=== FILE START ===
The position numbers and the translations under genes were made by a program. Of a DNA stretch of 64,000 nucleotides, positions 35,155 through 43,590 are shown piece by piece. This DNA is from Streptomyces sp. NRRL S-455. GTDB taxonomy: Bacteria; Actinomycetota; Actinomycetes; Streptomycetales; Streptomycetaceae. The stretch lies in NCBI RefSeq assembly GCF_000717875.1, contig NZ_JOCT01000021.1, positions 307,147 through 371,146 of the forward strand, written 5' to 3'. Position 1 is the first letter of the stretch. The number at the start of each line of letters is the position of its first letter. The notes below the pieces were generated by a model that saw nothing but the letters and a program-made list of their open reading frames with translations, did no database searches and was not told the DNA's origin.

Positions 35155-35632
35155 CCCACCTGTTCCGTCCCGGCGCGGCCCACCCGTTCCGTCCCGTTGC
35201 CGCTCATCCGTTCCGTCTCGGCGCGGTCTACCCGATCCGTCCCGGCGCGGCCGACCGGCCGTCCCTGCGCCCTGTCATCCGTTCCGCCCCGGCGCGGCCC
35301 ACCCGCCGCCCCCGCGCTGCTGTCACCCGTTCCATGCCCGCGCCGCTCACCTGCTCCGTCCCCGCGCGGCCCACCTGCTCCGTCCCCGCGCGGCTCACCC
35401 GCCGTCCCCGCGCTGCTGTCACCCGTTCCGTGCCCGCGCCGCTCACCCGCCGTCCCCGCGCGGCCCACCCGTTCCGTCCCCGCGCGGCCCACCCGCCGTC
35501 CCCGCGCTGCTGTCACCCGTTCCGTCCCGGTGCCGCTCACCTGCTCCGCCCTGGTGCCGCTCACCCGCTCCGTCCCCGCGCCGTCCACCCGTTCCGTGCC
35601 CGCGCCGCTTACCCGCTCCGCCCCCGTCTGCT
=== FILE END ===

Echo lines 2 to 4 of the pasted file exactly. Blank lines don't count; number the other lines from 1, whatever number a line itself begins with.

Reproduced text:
Positions 35155-35632
35155 CCCACCTGTTCCGTCCCGGCGCGGCCCACCCGTTCCGTCCCGTTGC
35201 CGCTCATCCGTTCCGTCTCGGCGCGGTCTACCCGATCCGTCCCGGCGCGGCCGACCGGCCGTCCCTGCGCCCTGTCATCCGTTCCGCCCCGGCGCGGCCC